“This legislation will help ensure that his memory lives on and that the brutal regime responsible for his unjust death is held accountable for this and its myriad of other human rights abuses,” says Sen. Portman.
“Otto Warmbier’s treatment by North Korean authorities that ended in his death remains a powerful reminder of the brutality of Kim Jong Un’s regime,” says Sen. Brown. “This legislation reaffirms our commitment to combating North Korea’s human rights violations against its own people and others who have been held captive.”
But another honor has been in the works, three blocks from where Otto was pictured waiting outside on that hot Manhattan summer day.
“Otto Warmbier Way” is the proposal to name the street in front of the North Korean Mission to the United Nations on Second Avenue and 44th street, in front of 820 Second Avenue, where Kim Jong Un’s diplomats have their offices, just one block from the United Nations. The honorary street renaming, seen as a defiant, moral message to Kim’s diplomats and a compelling reminder of the regime’s harsh realities to the international community, has impressive bi-partisan support, including New York City Mayor Eric Adams.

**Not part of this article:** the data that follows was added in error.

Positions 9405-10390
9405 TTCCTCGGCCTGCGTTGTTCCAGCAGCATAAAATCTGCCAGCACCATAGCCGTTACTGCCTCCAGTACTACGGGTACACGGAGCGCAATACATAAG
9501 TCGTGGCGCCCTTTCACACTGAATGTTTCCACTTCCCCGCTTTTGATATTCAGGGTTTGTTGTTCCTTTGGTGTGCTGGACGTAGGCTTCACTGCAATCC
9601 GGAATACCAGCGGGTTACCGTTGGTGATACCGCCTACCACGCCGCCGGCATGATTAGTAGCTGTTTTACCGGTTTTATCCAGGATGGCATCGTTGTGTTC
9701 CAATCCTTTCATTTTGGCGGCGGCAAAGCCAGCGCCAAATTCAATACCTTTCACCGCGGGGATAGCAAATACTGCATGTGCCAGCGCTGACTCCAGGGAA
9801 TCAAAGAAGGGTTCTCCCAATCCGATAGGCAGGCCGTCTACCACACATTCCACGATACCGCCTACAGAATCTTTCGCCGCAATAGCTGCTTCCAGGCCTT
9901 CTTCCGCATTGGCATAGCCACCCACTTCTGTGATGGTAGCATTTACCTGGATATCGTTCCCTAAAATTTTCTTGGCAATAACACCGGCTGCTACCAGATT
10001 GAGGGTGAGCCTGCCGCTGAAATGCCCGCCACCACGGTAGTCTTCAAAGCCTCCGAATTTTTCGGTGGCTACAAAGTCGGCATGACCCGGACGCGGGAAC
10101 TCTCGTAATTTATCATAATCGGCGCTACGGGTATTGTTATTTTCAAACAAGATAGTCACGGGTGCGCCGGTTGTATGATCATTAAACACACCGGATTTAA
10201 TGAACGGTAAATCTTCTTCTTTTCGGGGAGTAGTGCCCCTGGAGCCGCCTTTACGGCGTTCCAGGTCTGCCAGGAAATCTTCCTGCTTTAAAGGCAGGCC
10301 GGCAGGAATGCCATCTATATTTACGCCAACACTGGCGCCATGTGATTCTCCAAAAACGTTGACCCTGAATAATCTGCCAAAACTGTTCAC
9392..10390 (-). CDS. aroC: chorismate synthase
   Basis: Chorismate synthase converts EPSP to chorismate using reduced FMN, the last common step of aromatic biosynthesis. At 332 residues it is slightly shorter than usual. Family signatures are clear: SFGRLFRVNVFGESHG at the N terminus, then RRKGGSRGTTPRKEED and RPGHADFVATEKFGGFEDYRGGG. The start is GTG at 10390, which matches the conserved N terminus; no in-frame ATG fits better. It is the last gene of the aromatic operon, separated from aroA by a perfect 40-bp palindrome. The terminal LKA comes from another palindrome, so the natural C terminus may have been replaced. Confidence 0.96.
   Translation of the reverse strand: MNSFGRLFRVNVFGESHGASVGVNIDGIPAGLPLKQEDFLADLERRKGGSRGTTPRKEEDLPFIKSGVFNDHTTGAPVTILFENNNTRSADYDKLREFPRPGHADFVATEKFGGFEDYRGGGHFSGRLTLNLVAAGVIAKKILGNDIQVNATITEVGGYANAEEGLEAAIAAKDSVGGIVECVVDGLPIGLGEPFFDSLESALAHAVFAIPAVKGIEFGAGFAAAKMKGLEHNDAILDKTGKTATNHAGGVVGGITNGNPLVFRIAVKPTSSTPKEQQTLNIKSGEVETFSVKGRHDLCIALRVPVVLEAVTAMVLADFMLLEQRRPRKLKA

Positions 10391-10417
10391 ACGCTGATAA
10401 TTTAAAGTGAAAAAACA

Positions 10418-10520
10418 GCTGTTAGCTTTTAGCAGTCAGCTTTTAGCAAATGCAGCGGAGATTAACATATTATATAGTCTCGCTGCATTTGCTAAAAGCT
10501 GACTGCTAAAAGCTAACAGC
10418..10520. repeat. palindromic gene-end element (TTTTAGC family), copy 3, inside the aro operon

“Mayor Adams wholeheartedly condemns the human rights abuses committed by North Korea and has nothing but sympathy for the loss the Warmbier family suffered when Otto was taken from them. If the City Council chooses a street for renaming in Otto’s name, the mayor would support those. efforts, “the mayor’s press secretary Fabien Levy told Fox News.
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“Otto Warmbier Way” is also endorsed by: two former US Secretaries of State, Mike Pompeo and John Kerry, Mayor Adams’ predecessor Bill de Blasio, three former United States Ambassadors to the United Nations, including former New Mexico Governor Bill Richardson, two US Senators who are members of the Subcommittee on Human Rights, two Korean American members of Congress, the current and past Manhattan Borough President, the district’s Congresswoman, New York States Assemblyman, as well as human rights activists and others. But it has yet to be voted on by the New York City Council, which is responsible for the honorary street renamings, despite first being proposed in 2019.